Category: Public Health

An actual quote from a paper published in a medical journal: “The data, analytic methods, and study materials will not be made available to other researchers for purposes of reproducing the results or replicating the procedure.”

Someone writes: So the NYT yesterday has a story about this study I am directed to it and am immediately concerned about all the things that make this study somewhat dubious. Forking paths in the definition of the independent variable, sample selection in who wore the accelerometers, ignorance of the undoubtedly huge importance of interactions […]

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Predicting spread of flu

Aleks points us to this page on flu prediction. I haven’t looked into it but it seems like an important project.
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He had a sudden cardiac arrest. How does this change the probability that he has a particular genetic condition?

Megan McArdle writes: I have a friend with a probability problem I don’t know how to solve. He’s 37 and just keeled over with sudden cardiac arrest, and is trying to figure out how to assess the probability that he has a given condition as his doctors work through his case. He knows I’ve been […]

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Understanding Chicago’s homicide spike; comparisons to other cities

Michael Masinter writes: As a longtime blog reader sufficiently wise not to post beyond my academic discipline, I hope you might take a look at what seems to me to be a highly controversial attempt to use regression analysis to blame the ACLU for the recent rise in homicides in Chicago. A summary appears here […]

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Perhaps you could try a big scatterplot with one dot per dataset?

Joe Nadeau writes: We are studying variation in both means and variances in metabolic conditions. We have access to nearly 200 datasets that involve a range of metabolic traits and vary in sample size, mean effects, and variance. Some traits differ in mean but not variance, others in variance but not mean, still others in […]

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“Fudged statistics on the Iraq War death toll are still circulating today”

Mike Spagat shares this story entitled, “Fudged statistics on the Iraq War death toll are still circulating today,” which discusses problems with a paper published in a scientific journal in 2006, and errors that a reporter inadvertently included in a recent news article. Spagat writes: The Lancet could argue that if [Washington Post reporter Philip] […]

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My talk tomorrow (Tues) 4pm in the Biomedical Informatics department (at 168th St)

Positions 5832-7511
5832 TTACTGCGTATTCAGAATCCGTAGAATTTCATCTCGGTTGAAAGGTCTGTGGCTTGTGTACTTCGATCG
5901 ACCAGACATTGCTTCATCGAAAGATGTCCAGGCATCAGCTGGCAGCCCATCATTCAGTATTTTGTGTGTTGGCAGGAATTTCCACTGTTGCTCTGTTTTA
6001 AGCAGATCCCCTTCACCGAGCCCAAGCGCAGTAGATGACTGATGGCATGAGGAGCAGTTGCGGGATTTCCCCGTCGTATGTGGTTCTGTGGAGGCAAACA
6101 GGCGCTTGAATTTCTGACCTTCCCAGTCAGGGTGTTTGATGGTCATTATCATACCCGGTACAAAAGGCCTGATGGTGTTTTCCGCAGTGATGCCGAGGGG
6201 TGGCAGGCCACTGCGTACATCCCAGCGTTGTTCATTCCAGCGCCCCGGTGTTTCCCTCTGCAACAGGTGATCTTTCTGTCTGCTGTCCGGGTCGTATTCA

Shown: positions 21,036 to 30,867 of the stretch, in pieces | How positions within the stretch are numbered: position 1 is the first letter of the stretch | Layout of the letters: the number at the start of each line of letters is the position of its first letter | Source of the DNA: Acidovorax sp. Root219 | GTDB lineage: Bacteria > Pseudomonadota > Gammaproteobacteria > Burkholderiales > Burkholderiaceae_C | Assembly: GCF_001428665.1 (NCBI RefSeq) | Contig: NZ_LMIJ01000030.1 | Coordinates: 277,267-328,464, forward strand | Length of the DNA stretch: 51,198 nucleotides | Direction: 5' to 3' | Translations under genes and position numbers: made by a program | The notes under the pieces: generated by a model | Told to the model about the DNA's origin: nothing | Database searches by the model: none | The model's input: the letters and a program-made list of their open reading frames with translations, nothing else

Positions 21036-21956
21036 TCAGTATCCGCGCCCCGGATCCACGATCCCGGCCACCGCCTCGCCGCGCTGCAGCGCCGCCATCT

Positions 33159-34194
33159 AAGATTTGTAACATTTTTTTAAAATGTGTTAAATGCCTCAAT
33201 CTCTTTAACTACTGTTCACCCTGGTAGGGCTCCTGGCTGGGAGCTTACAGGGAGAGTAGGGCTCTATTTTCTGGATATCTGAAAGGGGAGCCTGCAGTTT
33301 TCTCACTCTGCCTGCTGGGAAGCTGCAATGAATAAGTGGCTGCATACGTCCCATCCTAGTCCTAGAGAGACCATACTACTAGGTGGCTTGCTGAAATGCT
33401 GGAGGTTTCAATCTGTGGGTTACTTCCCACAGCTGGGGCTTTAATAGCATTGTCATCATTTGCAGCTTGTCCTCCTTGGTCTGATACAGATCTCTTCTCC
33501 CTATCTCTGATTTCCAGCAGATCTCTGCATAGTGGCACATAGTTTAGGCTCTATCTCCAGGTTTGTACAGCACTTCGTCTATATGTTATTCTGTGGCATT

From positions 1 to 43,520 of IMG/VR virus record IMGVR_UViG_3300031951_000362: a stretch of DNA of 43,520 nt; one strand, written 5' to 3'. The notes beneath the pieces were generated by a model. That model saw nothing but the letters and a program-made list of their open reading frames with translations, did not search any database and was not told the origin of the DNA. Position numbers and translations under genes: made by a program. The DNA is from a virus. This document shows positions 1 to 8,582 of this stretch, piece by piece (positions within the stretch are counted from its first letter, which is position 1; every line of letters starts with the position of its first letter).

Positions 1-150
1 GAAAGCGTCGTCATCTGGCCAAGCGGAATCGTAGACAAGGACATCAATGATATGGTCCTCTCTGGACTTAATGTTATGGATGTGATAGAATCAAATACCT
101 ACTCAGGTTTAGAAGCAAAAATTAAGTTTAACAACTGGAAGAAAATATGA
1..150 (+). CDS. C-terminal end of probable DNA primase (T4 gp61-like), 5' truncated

The talk is 4-5pm in Room 200 on the 20th floor of the Presbyterian Hospital Building, Columbia University Medical Center. I’m not sure what I’m gonna talk about. It’ll depend on what people are interested in discussing. Here are some possible topics: – The failure of null hypothesis significance testing when studying incremental changes, and […]

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Job opening at CDC: “The Statistician will play a central role in guiding the statistical methods of all major projects of the Epidemiology and Prevention Branch of the CDC Influenza Division, and aid in designing, analyzing, and interpreting research intended to understand the burden of influenza in the US and internationally and identify the best influenza vaccines and vaccine strategies.”

This sounds super interesting: Vacancy Information: Mathematical Statistician, GS-1529-14 Please apply at one of the following: · DE (External candidates to the US GOV) Announcement: HHS-CDC-D3-18-10312897 · MP (Internal candidates to the US GOV) Announcement: HHS-CDC-M3-18-10312898 Location: Atlanta, GA – Centers for Disease Control and Prevention – National Center for Immunization and Respiratory Disease – […]

The post Job opening at CDC: “The Statistician will play a central role in guiding the statistical methods of all major projects of the Epidemiology and Prevention Branch of the CDC Influenza Division, and aid in designing, analyzing, and interpreting research intended to understand the burden of influenza in the US and internationally and identify the best influenza vaccines and vaccine strategies.” appeared first on Statistical Modeling, Causal Inference, and Social Science.

What if a big study is done and nobody reports it?

Paul Alper writes: Your blog often contains criticisms of articles which get too much publicity. Here is an instance of the obverse (inverse? reverse?) where a worthy publication dealing with a serious medical condition is virtually ignored. From Michael Joyce at the ever-reliable and informative Healthnewsreview.org: Prostate cancer screening: massive study gets minimal coverage. Why? […]

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Some clues that this study has big big problems

Paul Alper writes: This article from the New York Daily News, reproduced in the Minneapolis Star Tribune, is so terrible in so many ways. Very sad commentary regarding all aspects of statistics education and journalism. The news article, by Joe Dziemianowicz, is called “Study says drinking alcohol is key to living past 90,” with subheading, […]

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